5 interesting facts about Red Nose Day
Friday, March 24th, 2017 | Blog
Red Nose Day, or Comic Relief as it is commonly referred to, is a biennial event that brings comedians and celebrities together in order to raise money and awareness for those in need. Initially starting in 1988, the event has raised millions of pounds each year through corporate and public donations. Initially inspired by the fund raising efforts seen during Live Aid, the Red Nose Day creators seeked a similar event using comedy as the avenue of fundraising.
Right from the very first Red Nose Day in 1988, several prominent comedians have become synonymous with event such as this year’s host, Lenny Henry - who also hosted the very first Red Nose Day in 1988! There are lots of interesting facts about Red Nose Day, and we’ve listed five of them!
Since starting in 1988, Comic Relief has raised an impressive £1,047,083,706. To date, the highest amount raised for any one Red Nose Day is £108,436,277, which was raised in 2011. The total figures also include money raised from Sport Relief, a Comic Relief focused sporting event that incorporates famous sporting stars as well as the general public.
Since it started in 1988 there have been 24 official singles released in aid of Comic Relief, with proceeds from each single going directly to the charity. The list of artists involved is equal parts impressive, as it is varied featuring artists such as; Spice Girls, The Proclaimers, Cliff Richard, Mcfly and Susan Boyle. This year’s single will include Ed Sheeran, alongside comedians from the BBC Three show, Kurupt FM.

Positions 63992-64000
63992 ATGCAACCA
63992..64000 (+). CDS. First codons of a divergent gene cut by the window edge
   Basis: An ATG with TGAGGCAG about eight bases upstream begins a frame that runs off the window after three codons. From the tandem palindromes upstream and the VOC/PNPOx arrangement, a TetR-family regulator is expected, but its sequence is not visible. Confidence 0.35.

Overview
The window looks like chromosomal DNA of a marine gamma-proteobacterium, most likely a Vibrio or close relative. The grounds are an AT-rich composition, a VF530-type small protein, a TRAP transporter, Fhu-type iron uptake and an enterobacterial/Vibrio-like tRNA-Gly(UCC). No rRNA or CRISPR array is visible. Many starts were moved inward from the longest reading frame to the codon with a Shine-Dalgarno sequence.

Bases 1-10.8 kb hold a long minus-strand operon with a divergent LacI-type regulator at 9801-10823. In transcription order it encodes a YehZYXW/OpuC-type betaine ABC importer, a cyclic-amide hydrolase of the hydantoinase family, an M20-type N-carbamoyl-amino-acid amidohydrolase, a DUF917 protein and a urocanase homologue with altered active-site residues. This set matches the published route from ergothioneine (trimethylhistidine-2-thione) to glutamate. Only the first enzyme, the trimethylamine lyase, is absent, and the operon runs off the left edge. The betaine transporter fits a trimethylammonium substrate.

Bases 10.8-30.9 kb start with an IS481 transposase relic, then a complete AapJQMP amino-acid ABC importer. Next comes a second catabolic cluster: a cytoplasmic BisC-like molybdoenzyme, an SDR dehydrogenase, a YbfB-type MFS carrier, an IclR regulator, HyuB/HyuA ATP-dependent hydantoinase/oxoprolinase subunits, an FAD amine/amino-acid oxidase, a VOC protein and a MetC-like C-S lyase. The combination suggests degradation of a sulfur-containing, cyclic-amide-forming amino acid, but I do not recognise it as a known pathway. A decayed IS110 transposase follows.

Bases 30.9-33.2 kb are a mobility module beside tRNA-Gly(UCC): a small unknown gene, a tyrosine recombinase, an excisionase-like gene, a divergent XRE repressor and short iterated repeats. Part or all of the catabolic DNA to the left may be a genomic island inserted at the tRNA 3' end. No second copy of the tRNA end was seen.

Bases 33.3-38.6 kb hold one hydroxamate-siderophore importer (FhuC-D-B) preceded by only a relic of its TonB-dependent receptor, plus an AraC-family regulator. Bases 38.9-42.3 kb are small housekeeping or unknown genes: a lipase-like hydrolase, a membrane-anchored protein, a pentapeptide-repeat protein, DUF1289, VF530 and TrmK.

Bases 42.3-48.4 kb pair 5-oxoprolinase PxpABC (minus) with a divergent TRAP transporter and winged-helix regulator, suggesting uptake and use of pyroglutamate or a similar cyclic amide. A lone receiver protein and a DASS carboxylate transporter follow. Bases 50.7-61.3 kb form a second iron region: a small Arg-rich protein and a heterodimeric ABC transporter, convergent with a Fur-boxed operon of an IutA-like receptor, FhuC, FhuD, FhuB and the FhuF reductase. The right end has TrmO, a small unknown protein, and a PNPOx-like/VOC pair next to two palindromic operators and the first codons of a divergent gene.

In 2015, the first official American Red Nose Day event took place featuring the former X-Files star, David Duchovny alongside Seth Meyers and Jane Krakowski. The show followed a very similar format to the UK counterpart, featuring skits and appearances from American celebrities and comedians.
In the run up to 1991’s Red Nose Day, Comic Relief ran a competition that involved young people creating a short movie highlighting issues such as homelessness and poverty. One young entrant decided to make a short animated film highlighting the difficulties that disabled people face when visiting public places - this entry would go on to win the competition. The winner was a young Edgar Wright, who would later go on to direct Shaun of the Dead, Hot Fuzz and The World’s End, among others.
The money donated to Comic Relief has helped fund over 17,000 projects in the United Kingdom alone. Worldwide the funding has gone towards fighting issues like malaria, AIDS/HIV, poverty, starvation and even domestic violence.
Red Nose Day has become a staple of British culture over the past 30 years, and with each passing event the country shows how willing it is to donate to those in need. Are there any interesting facts we have missed? Or do you have a favourite Red Nose Day memory? Please let us know in the comments below.